Excerpt from Sebeok’s “Communication Measures to Bridge 10 Millennia” for the US Office of Nuclear Waste Management.
The Long Now Foundation’s time frame of 10,000 years is often compared to the time frame for storage of nuclear waste. We have paid a good bit of attention to the various endeavors to store nuclear waste by multiple governments, have hosted representatives at our conferences, and have visited a few sites in person.
Today I received a note from reader Tony Burton who sent in an excellent reference to a paper by Thomas Sebeok [excerpted above]:
In this document (effective September 1981 and published in April 1984) Sebeok discusses problems of communicating the danger of deposits of nuclear waste over 10 000 years (the danger period chosen for such waste) and proposes the establishment of a “relay-system” of communization … with built-in enforcement mechanisms” – the so called “atomic priesthood”.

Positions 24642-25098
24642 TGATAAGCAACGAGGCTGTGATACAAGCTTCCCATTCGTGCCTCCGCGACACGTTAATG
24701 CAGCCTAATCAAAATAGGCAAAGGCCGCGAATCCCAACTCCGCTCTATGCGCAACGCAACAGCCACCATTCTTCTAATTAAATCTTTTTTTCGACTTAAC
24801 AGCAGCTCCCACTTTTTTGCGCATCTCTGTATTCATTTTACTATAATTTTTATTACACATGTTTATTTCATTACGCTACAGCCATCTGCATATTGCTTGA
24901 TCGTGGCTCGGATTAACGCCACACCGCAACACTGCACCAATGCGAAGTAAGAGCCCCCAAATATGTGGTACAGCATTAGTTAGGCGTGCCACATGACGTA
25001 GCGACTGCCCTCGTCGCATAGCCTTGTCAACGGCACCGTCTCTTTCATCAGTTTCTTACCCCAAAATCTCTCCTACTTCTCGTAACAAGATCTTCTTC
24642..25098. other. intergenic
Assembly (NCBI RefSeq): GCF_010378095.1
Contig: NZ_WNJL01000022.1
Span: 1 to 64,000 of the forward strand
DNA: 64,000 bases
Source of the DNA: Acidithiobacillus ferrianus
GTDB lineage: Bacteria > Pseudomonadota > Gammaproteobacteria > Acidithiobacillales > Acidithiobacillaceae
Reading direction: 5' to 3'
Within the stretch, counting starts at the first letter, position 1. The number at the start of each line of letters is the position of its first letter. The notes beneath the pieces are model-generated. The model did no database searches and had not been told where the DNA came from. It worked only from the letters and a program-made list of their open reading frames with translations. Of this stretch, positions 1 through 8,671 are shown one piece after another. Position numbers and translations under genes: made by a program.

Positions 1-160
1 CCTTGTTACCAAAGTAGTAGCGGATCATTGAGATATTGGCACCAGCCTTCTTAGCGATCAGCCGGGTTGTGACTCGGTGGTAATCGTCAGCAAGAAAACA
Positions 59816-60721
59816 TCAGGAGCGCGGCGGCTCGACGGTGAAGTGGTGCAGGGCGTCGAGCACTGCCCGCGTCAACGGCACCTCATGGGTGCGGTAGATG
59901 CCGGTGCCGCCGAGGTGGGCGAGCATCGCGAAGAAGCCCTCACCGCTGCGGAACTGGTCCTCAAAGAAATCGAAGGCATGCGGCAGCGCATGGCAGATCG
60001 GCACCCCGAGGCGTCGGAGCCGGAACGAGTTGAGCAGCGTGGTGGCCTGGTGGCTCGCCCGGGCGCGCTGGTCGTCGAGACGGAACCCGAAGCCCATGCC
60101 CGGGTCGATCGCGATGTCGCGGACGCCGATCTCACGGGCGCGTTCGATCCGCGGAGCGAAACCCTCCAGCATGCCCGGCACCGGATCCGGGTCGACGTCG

The report is available from United States National Technical Information Service (http://www.ntis.gov/) and may be downloaded or a hardcopy purchased here.
What is most interesting to me is that the solution he comes up with is similar to the ones discussed internally at Long Now. That you must divide the 10,000 year time frame into generational chunks to make them tractable and contextual. As near as I can tell he does not note that the site may be exhumed for re-processing, which both Peter Schwartz and Stewart Brand find likely.
He does also point out the utility of error correction codes in the ‘story’ that is passed down to minimise the re-telling distortion entropy. This idea reminds me of one Danny Hillis proposed in which one would actually not mark the site, but mark many other sites with clues, that once put together, would be a sort of test to be sure you understood the dangers — before revealing the location.
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